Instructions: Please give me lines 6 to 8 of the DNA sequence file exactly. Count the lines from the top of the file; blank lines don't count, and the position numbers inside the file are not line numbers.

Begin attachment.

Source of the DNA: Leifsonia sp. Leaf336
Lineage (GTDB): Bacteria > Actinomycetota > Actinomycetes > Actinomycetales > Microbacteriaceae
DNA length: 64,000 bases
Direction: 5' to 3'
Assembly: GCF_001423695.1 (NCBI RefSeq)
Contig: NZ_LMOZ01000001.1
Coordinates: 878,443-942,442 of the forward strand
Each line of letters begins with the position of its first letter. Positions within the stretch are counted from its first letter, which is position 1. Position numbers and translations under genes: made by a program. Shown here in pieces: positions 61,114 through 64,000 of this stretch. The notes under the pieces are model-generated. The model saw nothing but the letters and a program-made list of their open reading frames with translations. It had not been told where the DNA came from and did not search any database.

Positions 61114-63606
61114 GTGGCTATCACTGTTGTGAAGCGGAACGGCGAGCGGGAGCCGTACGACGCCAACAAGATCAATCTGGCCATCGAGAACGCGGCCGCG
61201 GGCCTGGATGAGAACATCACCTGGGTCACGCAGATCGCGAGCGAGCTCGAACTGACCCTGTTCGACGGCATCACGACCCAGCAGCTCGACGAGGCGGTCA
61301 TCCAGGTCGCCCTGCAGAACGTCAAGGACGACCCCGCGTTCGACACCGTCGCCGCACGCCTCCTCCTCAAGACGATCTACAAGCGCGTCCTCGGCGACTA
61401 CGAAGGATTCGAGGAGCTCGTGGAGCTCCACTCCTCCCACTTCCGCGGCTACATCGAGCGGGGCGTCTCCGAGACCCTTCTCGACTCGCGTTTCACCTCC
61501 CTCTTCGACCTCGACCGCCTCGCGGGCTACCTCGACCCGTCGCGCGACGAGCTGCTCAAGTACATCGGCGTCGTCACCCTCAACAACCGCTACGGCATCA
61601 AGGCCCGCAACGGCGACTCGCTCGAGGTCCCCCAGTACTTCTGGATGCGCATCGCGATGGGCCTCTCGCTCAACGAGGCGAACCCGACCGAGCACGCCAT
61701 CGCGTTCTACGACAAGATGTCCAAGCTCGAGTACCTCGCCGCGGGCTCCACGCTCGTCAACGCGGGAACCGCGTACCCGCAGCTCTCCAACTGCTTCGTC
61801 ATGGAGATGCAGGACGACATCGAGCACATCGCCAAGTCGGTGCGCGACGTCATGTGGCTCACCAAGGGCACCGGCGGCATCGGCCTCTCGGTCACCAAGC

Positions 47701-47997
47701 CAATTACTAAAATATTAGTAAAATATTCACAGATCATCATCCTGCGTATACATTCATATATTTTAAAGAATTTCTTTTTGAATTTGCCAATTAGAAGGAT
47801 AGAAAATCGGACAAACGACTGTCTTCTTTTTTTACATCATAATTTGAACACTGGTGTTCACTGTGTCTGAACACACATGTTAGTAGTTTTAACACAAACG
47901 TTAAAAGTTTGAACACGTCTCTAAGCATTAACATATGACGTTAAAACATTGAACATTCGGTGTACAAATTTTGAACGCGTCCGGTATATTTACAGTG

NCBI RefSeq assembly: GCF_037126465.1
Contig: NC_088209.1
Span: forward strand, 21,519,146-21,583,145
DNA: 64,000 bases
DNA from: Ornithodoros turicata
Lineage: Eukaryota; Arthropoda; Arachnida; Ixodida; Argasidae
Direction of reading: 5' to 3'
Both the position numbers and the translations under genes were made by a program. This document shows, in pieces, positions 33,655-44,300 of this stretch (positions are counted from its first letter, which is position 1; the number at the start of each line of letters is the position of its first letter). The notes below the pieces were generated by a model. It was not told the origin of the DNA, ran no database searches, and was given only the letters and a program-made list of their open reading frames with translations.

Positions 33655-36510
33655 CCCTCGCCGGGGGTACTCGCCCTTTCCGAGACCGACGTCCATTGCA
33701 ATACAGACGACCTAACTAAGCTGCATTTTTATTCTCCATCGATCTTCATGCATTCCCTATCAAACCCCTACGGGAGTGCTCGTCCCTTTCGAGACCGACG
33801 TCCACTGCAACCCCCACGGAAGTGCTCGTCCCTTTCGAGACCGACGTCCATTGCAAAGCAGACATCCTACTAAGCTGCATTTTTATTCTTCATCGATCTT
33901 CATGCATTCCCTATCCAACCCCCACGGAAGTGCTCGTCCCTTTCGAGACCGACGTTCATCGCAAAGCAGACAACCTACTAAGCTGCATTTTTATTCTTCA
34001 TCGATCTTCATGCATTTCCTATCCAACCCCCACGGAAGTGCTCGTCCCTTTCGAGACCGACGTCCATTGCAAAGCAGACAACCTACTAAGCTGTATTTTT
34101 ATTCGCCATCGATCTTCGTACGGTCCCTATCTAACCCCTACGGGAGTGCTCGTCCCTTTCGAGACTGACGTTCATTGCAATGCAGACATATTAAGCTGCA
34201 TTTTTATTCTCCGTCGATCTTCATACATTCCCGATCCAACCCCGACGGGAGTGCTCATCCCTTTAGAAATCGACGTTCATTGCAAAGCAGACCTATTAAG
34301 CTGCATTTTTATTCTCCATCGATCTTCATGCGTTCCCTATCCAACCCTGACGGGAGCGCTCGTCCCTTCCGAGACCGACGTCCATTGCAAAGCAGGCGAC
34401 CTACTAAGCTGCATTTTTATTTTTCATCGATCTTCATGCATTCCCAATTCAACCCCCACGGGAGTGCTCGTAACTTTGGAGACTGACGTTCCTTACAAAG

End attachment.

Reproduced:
Contig: NZ_LMOZ01000001.1
Coordinates: 878,443-942,442 of the forward strand
Each line of letters begins with the position of its first letter. Positions within the stretch are counted from its first letter, which is position 1. Position numbers and translations under genes: made by a program. Shown here in pieces: positions 61,114 through 64,000 of this stretch. The notes under the pieces are model-generated. The model saw nothing but the letters and a program-made list of their open reading frames with translations. It had not been told where the DNA came from and did not search any database.